Art, J. Paul Getty Museum

Justice, Vengeance, Crime, Love, and Van Gogh

Which art objects on the Getty Museum’s website are most popular? The answers might surprise you—or perhaps confirm what you’ve always suspected about the Internet.

Over the past year, three objects have vied for the top spot, each for different reasons.

<em>Irises</em>, Vincent van Gogh, 1889

Irises, Vincent van Gogh, 1889

1. Irises by Vincent van Gogh
Most visitors to the Museum’s online collection are there to explore our best-known masterpieces—such as James Ensor’s Christ’s Entry into Brussels in 1889, or Man Ray’s Le Violon d’Ingres, or pages from our illuminated manuscripts, including the Stammheim Missal.

Of all these, Irises is the leader in online visits. Why? It’s a painting people truly love. The artist is popular and frequently searched, the title of the painting is well known, and many sites link to it.

With these three drivers of Web traffic all firing at the same time, how could Irises fail to be our most-visited object?

The popularity of Irises is not a surprise. But there are also unexpected, and even funny, stories behind what’s popular online—and both are the case with these next two.

Justice and Divine Vengeance Pursuing Crime / Pierre-Paul Prud'hon

Justice and Divine Vengeance Pursuing Crime, Pierre-Paul Prud'hon, about about 1805–06

2. Justice and Divine Vengeance Pursuing Crime by Pierre-Paul Prud’hon
Interestingly, it’s not the main object page that drew all the traffic to our second-place object; it’s the larger image you see when you click on the enlarge link. This object has never appeared in our top list before—so what happened?

A well-followed blog called What Would Tyler Durden Do? posted a link to the painting. The site doesn’t have much to do with art (an understatement) and instead seems to just be about bikinis, somebody named JWoww, Paris Hilton, Lindsay Lohan, Heidi Montag, and many other “famous-for-being-famous” personalities. The site didn’t link to the information about the object; instead, it linked to the large view. In just a couple of days, this painting soared to the number-two spot.

<em>Two Women Embracing</em>, Unknown photographer, French, 1847–53

Two Women Embracing, Unknown photographer, French, 1847–53


3. Two Women Embracing by an Unknown Photographer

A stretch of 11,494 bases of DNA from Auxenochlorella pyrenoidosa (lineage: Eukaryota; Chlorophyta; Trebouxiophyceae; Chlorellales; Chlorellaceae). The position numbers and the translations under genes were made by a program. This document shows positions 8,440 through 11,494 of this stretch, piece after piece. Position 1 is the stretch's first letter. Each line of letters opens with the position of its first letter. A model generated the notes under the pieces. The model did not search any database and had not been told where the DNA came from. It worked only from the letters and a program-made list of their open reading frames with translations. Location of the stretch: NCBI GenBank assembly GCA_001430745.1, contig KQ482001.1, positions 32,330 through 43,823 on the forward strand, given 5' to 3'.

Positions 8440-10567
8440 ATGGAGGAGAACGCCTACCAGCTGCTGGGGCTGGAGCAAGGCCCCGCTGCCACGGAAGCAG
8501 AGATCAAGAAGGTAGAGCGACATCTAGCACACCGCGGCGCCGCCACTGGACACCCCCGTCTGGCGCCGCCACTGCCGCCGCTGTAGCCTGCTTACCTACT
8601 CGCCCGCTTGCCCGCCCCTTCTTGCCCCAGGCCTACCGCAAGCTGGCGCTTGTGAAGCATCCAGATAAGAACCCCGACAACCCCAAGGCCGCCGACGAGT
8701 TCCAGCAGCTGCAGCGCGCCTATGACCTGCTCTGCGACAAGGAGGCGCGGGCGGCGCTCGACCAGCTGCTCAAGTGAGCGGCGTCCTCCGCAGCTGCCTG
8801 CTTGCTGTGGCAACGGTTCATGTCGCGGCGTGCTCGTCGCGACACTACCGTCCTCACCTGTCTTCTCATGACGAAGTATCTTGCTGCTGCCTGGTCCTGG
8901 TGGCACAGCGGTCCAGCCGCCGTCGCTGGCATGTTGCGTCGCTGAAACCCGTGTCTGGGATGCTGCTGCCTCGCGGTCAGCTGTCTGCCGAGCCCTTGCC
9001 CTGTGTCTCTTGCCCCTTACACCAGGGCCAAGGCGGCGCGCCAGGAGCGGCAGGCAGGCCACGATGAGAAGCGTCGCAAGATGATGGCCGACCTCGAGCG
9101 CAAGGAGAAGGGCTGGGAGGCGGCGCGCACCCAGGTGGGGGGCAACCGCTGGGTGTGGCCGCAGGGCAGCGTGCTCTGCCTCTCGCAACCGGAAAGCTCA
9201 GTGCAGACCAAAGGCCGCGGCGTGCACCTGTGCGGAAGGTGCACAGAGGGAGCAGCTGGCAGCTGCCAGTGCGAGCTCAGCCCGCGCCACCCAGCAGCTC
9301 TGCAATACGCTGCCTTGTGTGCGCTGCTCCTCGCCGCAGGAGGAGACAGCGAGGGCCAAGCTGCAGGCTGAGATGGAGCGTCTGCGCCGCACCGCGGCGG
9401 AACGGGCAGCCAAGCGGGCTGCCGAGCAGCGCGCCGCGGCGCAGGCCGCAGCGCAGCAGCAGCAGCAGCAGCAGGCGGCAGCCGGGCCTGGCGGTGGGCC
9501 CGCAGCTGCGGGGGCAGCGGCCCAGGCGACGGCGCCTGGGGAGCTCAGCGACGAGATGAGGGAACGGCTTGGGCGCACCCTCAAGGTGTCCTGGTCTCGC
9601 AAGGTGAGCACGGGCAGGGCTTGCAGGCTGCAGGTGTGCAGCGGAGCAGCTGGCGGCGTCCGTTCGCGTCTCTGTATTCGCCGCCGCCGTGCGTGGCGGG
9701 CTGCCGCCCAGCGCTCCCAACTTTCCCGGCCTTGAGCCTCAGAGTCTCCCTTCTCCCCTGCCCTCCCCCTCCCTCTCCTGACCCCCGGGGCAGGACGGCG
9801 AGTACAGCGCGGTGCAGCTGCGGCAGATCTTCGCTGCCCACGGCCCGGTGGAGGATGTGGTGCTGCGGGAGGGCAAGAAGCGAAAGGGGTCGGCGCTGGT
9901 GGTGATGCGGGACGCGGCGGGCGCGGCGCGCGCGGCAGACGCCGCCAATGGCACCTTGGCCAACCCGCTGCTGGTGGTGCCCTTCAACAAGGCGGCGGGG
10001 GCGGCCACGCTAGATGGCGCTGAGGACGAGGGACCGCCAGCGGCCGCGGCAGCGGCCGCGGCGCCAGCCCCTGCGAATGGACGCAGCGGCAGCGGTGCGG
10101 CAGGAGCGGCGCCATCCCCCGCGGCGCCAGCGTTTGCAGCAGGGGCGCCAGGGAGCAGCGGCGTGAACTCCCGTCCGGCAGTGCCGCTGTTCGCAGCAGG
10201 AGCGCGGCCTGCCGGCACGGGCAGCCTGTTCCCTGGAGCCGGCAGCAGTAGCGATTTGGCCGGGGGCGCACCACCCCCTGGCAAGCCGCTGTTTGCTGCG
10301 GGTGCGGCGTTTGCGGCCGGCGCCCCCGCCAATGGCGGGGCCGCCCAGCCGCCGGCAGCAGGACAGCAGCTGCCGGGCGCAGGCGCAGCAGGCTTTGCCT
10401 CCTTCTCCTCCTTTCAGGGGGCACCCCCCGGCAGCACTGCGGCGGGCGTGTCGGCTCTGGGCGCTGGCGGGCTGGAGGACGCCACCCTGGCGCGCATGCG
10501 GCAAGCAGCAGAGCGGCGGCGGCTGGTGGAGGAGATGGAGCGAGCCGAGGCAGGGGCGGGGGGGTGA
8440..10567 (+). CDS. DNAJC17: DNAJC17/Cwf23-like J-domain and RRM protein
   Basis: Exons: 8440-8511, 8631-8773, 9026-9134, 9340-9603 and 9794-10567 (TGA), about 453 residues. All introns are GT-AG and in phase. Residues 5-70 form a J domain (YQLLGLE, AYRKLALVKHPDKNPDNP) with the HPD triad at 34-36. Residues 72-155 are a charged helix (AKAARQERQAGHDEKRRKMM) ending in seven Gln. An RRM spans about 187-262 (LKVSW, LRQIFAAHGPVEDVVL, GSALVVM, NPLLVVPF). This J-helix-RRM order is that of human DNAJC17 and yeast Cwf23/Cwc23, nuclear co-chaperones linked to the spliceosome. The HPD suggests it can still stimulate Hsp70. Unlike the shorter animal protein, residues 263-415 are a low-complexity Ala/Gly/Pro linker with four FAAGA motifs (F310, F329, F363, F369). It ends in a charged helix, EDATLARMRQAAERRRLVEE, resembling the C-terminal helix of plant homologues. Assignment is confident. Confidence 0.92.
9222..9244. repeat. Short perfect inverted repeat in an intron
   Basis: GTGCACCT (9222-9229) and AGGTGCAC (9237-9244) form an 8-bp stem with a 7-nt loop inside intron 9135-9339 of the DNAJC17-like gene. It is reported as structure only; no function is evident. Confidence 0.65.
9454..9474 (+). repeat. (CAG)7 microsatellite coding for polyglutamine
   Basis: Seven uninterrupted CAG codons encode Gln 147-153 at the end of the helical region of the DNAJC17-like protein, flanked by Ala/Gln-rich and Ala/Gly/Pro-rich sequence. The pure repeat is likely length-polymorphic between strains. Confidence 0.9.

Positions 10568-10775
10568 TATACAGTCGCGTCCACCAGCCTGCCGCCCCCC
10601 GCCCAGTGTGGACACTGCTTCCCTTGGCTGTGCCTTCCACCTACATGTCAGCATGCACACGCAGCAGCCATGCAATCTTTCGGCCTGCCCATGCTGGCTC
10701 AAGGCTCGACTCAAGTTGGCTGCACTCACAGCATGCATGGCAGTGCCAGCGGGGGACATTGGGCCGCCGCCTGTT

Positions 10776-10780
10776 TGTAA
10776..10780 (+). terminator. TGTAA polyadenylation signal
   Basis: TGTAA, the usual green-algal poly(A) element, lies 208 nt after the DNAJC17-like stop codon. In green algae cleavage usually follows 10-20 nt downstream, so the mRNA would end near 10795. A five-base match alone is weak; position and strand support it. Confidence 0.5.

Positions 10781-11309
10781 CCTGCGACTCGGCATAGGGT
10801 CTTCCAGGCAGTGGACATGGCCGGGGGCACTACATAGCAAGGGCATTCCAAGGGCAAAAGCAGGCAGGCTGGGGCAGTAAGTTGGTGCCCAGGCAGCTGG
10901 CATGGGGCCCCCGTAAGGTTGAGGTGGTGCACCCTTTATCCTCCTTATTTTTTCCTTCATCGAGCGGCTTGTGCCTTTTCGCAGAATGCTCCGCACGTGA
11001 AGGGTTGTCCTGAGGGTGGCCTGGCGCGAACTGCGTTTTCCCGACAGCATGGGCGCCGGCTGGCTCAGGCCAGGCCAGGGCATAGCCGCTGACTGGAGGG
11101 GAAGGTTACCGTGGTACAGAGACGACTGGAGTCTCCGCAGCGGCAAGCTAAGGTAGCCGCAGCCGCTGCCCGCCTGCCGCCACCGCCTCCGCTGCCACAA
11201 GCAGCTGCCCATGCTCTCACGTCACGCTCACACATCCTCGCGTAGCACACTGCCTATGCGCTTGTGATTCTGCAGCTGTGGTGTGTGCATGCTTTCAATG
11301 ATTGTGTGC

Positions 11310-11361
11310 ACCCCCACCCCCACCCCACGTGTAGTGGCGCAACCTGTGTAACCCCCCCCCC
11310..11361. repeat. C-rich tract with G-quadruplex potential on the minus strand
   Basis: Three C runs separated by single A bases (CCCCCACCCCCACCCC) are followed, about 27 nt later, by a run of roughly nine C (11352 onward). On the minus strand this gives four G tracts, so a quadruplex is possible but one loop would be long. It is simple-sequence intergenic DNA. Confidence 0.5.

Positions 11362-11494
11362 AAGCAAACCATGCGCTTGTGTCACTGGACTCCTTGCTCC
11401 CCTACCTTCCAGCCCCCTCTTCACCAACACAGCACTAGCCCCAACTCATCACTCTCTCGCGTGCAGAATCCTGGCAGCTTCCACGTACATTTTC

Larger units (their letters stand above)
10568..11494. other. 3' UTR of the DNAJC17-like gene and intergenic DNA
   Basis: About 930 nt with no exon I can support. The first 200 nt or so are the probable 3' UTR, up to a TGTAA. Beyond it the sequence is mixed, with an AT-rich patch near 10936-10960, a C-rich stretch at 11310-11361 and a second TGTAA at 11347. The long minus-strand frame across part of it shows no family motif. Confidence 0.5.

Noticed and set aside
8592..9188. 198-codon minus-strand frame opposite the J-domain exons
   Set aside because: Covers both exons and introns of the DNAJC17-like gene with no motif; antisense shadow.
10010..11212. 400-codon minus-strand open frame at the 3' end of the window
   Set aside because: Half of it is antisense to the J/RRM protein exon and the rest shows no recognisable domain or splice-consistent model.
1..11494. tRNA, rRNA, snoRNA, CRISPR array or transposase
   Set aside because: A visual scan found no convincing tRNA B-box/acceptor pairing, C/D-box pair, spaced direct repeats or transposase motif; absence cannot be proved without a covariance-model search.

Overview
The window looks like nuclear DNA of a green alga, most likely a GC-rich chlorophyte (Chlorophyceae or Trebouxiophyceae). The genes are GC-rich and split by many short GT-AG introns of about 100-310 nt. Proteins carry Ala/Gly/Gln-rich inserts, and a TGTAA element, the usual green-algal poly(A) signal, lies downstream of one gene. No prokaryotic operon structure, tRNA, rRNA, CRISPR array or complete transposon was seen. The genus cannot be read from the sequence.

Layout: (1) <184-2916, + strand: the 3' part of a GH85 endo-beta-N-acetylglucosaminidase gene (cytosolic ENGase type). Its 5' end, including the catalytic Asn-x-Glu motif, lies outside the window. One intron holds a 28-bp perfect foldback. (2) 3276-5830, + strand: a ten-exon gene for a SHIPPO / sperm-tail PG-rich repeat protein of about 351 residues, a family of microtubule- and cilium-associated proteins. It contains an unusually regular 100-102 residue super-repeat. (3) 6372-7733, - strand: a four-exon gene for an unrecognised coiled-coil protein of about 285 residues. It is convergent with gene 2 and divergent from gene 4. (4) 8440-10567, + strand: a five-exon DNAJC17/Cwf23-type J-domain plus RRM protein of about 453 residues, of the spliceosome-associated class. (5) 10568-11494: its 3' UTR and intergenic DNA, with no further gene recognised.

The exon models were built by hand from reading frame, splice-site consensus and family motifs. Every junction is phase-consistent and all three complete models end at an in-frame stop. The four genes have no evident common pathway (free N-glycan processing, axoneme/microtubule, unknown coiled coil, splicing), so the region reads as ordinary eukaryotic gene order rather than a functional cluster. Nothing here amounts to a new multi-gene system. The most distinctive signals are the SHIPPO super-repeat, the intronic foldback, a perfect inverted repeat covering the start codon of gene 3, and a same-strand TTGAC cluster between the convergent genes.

This photograph isn’t a particularly racy image (by today’s standards, it’s very tame). But the Internet being what it is, and search engines working the way they do, we receive quite a bit of traffic to this page. The object’s evocative descriptive text doesn’t hurt traffic either.

Since we know what terms visitors use in search engines to find our pages, we can see that “two women embracing,” “erotic daguerreotype,” “erotic art two women,” and various versions of those searches are quite popular…go figure.

At a Web analytics conference I once discussed these results with Jim Sterne, a top thinker in the field. Jim’s take, with a wink, was that it gave him faith in the future of the human race. What’s your take?

P.S.—A little explanation for those wondering how we get all this data. As long as we’ve had a website, we’ve tracked visitor behavior. Each page on our site contains a small bit of code (which you don’t see when you view a page) that sends information to Google Analytics, our tracking tool, about where you came from, what you searched to find us, what you looked at on our site and for how long, and much more.

To put your mind at ease, I should tell you that the Getty does not have your name, address, or demographic characteristics just because you visited our site. But we do have a great deal of information about what you viewed, and we can aggregate information about all our Web visitors into behavior profiles that help us design better interfaces for you, produce the content you’re most interested in, and organize our Web presentation to support your information-seeking behavior (that’s tech speak for “what you’re looking for”).

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  • By The Online Museum, and the Pseudo-democracy of the Web « Jeremy Miller on February 19, 2011 at 1:24 pm

    [...] post from earlier this month on the Getty’s blog points out some curiosities about how some artworks [...]

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